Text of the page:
¿Sabes pedir lo que necesitas?


imagen de la noticiaRRHH Press – Actualidad y noticias sobre Recursos Humanos, RRHH, laboral y empleo

Recursos Humanos RRHH Press – Cuando tenemos una carencia y no la podemos satisfacer nosotros mismos, necesitamos pedir ayuda. Esta necesidad nos posiciona en una situación de vulnerabilidad que a algunas personas les resulta difícil aceptar por miedo o vergüenza.

En general, cuando realizamos una petición quedamos expuestos a que nos digan que no, que el otro se incomode, que la relación se deteriore o que nuestra imagen pública se vea perjudicada.

Y en el ámbito laboral no cambian las cosas. Nos cuesta, por ejemplo, pedir una promoción, un miembro más para nuestro equipo o una mejora salarial, lo que nos puede generar frustración o resentimiento.

Para realizar peticiones efectivas:

  • Elige el lugar y el momento adecuados. Es importante prestar atención al contexto y procurar que sea el más adecuado posible. Esta idoneidad hay que buscarla atendiendo tanto a las circunstancias físicas y del entorno (lugar libre de interrupciones), como a las emocionales (receptividad del interlocutor).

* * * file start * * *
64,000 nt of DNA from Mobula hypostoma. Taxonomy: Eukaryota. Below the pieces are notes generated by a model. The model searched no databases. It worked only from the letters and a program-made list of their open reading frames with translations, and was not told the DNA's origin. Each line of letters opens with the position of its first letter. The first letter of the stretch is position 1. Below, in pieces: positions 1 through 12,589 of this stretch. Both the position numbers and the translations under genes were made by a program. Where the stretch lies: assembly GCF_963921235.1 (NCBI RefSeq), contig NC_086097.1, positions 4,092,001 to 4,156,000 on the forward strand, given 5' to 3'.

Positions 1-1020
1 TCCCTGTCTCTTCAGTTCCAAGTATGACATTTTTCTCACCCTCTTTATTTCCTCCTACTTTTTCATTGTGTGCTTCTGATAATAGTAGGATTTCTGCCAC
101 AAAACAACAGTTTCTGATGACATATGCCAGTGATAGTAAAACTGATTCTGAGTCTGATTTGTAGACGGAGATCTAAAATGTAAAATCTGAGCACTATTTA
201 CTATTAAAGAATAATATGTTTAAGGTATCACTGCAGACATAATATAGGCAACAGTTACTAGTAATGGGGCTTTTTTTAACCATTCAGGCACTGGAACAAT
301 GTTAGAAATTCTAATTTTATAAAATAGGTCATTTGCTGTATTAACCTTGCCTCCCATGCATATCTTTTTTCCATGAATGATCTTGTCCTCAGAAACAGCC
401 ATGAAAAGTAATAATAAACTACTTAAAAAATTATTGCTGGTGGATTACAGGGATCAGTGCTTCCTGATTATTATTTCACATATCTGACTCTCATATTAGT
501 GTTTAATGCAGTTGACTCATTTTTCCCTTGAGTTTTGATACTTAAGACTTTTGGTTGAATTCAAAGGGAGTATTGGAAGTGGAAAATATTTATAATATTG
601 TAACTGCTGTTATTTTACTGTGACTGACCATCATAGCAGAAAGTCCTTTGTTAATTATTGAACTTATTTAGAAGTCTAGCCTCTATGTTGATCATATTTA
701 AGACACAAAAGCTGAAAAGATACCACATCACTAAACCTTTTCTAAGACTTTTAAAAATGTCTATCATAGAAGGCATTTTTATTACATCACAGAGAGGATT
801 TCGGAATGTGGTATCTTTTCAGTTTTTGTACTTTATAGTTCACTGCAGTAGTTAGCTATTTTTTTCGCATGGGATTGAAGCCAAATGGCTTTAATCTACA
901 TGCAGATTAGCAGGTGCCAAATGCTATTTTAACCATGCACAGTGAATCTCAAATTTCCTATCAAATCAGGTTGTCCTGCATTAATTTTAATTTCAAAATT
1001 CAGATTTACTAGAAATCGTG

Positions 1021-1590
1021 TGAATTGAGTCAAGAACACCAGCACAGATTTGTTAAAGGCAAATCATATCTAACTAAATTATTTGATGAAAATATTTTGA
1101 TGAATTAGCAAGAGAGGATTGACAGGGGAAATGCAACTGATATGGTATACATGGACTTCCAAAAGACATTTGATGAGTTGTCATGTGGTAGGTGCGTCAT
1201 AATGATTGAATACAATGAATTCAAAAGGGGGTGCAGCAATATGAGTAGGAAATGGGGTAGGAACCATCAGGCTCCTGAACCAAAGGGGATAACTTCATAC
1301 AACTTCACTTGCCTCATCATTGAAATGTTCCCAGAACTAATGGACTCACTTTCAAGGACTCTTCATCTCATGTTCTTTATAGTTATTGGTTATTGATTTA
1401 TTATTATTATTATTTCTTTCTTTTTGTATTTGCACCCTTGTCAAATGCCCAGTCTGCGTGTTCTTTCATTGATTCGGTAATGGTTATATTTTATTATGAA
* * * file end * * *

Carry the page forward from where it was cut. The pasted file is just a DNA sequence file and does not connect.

• Sé claro, directo y honesto. Haz la petición de manera abierta, asegurándote de que el interlocutor ha entendido lo que quieres. Procura ser muy específico y define la fecha en la que lo necesitas. No pierdas tiempo pensando en las posibles consecuencias negativas. Si la respuesta es afirmativa, lograrás lo que necesitas, y si es negativa, ahorrarás tiempo en elucubraciones y podrás buscar otras opciones. Leer más “¿Sabes pedir lo que necesitas?”
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World of Warcraft blocked in Iran


 

tgdaily.com

Blizzard has cut off access to World of Warcraft in Iran, citing US trade sanctions.

For the last week, players in the country have beencomplaining that they can no longer connect to the massivelymultiplayer game.

Finally, though, Blizzard has posted a statement on its player forum.

“United States trade restrictions and economic sanction laws prohibit Blizzard from doing business with residents of certain nations, including Iran. Several of you have seen and cited the text in the Terms of Use which relates to these government-imposed sanctions,” it reads.